German government lobbied for scandal-hit Wirecard


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Before you start reading today’s edition of the Capitals, feel free to have a look at our EU summit piece Leaders edge closer to deal as EU recovery fund talks enter fourth day by Beatriz Rios.

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In today’s news from the Capitals:


Wirecard scandal could turn out to be much bigger than expected. Following reporting from Der Spiegel that the German chancellery had undertaken lobbying work on behalf of the scandal-hit Wirecard financial services company, the Greens, liberal FDP and Die Linke, who are in opposition, are now demanding a formal clarification from Finance Minister Olaf Scholz (SPD).

While Germany’s financial supervisory authorities have been the subject of much criticism after Wirecard declared on 25 June that nearly €2 billion had gone missing from its balance sheets, the ‘balance sheet scandal’ may turn out to be much bigger, involving multiple government officials, including Chancellor Angela Merkel herself. EURACTIV Germany’s Sarah Lawton takes a closer look.


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Decision on compulsory masks postponed due to EU Council. Although Austria’s government was set to decide on Sunday (19 July) whether facemasks in shops would again be mandatory after the number of COVID-19 cases recently surged due to clusters in churches and slaughterhouses, Chancellor Sebastian Kurz (ÖVP) is still at the European Council in Brussels, so the decision was postponed for Tuesday. Although the restriction was dropped in mid-June, unconfirmed media reports suggest the comeback of masks has already been ‘green-lighted’.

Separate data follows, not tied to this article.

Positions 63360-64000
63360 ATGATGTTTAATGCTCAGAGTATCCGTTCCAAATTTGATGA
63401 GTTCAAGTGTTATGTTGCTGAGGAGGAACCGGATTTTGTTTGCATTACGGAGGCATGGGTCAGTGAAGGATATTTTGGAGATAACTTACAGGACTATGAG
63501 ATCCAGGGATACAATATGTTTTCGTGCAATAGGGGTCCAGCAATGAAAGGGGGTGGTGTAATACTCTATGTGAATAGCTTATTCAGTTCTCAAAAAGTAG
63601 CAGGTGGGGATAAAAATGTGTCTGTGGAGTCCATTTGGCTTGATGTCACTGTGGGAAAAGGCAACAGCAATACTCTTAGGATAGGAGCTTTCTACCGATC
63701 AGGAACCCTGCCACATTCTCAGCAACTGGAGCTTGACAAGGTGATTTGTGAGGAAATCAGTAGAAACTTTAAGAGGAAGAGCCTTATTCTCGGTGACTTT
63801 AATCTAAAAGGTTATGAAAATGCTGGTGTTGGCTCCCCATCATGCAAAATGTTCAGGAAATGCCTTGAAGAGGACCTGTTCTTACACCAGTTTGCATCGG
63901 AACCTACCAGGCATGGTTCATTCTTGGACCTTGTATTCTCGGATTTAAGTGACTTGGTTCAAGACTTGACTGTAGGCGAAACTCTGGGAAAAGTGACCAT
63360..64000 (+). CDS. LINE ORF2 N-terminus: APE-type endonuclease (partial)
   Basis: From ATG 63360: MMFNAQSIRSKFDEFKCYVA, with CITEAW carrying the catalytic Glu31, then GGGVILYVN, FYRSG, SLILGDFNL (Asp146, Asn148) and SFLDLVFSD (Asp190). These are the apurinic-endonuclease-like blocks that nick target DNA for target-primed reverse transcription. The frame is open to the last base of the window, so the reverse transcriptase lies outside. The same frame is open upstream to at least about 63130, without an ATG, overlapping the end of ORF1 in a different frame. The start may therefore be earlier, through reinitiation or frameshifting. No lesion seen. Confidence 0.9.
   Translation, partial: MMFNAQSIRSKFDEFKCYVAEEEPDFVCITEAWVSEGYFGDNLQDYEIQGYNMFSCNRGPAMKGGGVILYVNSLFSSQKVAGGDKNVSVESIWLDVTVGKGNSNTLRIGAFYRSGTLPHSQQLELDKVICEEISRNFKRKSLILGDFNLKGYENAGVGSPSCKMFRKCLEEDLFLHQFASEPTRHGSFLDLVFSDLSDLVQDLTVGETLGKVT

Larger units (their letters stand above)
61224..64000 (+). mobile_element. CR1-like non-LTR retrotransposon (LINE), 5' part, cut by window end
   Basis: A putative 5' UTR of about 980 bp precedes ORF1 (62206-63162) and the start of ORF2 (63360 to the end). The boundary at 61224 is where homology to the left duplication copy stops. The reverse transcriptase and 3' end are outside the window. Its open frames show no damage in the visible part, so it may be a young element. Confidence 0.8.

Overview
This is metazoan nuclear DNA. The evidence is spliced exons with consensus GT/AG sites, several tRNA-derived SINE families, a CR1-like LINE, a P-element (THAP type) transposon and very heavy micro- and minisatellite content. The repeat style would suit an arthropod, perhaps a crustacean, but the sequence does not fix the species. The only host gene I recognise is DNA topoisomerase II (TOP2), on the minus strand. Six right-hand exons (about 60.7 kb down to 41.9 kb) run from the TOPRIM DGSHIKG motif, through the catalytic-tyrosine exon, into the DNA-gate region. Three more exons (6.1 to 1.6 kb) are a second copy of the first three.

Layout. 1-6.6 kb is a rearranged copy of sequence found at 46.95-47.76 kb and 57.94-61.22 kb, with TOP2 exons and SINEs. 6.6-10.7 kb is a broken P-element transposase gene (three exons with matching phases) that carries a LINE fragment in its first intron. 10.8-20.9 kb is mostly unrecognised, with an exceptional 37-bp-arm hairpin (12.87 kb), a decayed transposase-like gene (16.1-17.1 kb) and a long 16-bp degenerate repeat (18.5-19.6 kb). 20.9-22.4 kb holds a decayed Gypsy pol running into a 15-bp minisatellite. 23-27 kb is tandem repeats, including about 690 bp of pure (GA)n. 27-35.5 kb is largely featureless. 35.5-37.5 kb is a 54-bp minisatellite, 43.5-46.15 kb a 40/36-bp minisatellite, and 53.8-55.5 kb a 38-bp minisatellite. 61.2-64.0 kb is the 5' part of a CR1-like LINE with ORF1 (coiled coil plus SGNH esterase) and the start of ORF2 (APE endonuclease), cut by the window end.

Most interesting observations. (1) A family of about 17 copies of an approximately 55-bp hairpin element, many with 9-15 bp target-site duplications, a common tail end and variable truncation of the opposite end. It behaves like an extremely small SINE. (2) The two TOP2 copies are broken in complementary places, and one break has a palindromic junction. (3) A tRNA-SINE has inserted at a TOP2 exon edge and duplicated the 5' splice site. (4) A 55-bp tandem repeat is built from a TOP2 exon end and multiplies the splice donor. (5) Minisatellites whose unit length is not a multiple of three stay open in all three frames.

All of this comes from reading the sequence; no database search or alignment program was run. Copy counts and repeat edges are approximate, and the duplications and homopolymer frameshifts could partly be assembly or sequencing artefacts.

(Philipp Grüll |



Macron won’t give up on ‘European ambition’. After “two days and two nights” of debate in the European Council, French President Emmanuel Macron has been uncompromising on the rule of law issue. “It is at the heart of the conditionality of this budget, for which there was very broad consensus yesterday that we must not give in, that it is at the heart of European principles and values,” the president explained before starting the third day of negotiations on Sunday (19 July).

According to Macron, it is “the amount of this recovery fund” that creates problems.”Here too we have disagreements, different sensitivities that have emerged,” he said, noting, however, that “the willingness to compromise cannot make us give up the legitimate ambition that we must have”. (Anne Damiani | EURACTIV.FR)